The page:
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When feeding infants and children, parents often throw dietary advice out of the window. It's hard enough getting children to eat, let alone worrying about healthy eating for children. Meal times needn't be an endless source of frustration and anxiety. It's important to know a few facts.
First, fat children often become fat adults. And fat adults are more likely to suffer high blood pressure, diabetes and heart disease. Second, infants and children are not miniature adults. You can't just feed children smaller replicas of your meals. They have different needs. Third, it's never too early to start to think about healthy eating and to get your children eating the right things. Habits formed early will stick.
Infants under two years need to take 50% of their energy as fat. Breast milk is ideal food for this for the first 6 months. By 6 months infants should slowly be introduced to solids, including things like baby cereals, fruits, and vegetables.
Avoid bulky high-fibre foods. They're great for adults but they can fill up infant's smaller stomachs whilst not providing enough nutrition. Don't give cow's milk to children in their first year.
Don't try to impose strict dietary rules on young children but also don't let yourself get manipulated. A lot of parents become anxious if their child doesn't seem to be eating enough and toddlers are quick to grasp this and use it as a weapon in the battle for independence.
Children are hard-wired to get enough nutrition. Their bodies and impulses are such that they self-regulate their nutritional needs. If your child realises that by throwing a tantrum they will get given milk and cookies then they will exploit that. If, however, they know that kicking and screaming has no effect, they will make sure they eat enough at mealtimes.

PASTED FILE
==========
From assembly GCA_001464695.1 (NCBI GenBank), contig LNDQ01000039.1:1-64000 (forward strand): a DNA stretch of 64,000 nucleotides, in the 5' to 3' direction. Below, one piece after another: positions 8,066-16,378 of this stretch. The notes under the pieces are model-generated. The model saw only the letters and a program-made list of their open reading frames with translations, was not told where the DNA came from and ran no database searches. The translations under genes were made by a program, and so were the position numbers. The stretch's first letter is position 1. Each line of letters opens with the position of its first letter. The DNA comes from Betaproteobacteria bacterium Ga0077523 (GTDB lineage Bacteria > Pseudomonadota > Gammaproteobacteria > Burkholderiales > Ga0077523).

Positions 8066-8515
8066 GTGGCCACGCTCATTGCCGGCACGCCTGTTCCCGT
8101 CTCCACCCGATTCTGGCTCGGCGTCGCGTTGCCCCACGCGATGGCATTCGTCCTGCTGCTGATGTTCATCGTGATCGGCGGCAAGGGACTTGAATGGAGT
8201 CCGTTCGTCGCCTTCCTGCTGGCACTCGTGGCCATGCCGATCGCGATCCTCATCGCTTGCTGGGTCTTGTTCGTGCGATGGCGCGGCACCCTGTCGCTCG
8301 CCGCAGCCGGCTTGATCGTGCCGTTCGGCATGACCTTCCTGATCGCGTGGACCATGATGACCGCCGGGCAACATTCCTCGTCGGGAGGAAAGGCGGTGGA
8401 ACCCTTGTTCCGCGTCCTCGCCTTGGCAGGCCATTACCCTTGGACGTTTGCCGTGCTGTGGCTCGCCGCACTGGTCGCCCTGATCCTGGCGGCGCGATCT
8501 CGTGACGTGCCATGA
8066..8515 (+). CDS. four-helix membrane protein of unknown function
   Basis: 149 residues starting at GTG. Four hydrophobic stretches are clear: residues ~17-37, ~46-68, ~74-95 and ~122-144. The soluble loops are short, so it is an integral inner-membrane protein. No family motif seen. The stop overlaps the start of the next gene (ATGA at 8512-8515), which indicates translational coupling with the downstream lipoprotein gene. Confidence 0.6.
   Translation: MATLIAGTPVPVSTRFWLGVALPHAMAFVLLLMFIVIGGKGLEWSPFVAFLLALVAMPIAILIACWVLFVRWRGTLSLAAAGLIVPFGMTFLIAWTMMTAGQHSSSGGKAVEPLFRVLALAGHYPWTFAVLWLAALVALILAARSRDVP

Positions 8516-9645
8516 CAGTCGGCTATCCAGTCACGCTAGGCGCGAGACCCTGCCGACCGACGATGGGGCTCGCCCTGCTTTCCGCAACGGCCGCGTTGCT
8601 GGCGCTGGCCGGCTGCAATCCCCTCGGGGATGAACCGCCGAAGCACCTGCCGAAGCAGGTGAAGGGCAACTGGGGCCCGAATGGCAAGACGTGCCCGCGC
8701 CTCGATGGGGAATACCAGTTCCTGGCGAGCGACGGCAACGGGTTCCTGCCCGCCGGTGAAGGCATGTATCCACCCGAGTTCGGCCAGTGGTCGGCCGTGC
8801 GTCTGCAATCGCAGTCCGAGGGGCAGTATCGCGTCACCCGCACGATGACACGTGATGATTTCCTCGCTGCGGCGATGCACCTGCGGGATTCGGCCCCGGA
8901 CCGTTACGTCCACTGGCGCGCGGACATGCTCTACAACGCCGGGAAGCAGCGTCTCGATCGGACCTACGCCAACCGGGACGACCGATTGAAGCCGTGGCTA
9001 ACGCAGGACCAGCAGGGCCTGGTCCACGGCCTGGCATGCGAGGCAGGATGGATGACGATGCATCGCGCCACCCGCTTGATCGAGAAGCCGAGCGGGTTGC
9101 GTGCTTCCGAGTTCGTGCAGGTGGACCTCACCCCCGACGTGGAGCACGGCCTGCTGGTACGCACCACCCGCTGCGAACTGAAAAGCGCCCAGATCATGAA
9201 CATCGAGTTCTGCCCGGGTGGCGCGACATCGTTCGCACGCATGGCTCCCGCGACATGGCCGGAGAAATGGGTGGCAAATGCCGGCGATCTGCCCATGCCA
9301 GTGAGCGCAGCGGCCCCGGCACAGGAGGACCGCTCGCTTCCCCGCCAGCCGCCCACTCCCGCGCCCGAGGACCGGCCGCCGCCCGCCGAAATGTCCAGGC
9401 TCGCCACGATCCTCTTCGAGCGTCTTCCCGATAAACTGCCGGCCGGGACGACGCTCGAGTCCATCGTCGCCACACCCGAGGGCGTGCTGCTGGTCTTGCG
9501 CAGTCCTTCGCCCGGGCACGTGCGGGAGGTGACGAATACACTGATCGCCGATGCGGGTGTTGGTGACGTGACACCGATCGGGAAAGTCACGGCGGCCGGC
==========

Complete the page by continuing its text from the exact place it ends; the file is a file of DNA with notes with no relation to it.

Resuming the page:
Getting your child into a good routine doesn't mean getting them into your routine. Children have smaller stomachs than adults and often need snacks during the day. Try providing them with healthy snacks like sugar snap peas, raw carrots or breadsticks – snacks don't have to be crisps and biscuits.
As a child grows up make sure they get a balance of different foods and try to avoid those with high saturated fat. Let them get involved with choosing and preparing food and be aware that texture is often the reason for rejecting food – keep the blender handy!
Food fads, awkwardness and manipulative behaviour are far more common than malnutrition in this country. Don't get pushed around by your child – as soon as they realise that leaving food on their plate is no skin off your nose and leaves them hungry, they'll begin to pay more attention to meal times.
10710 Revised November 2012comments powered by Disqus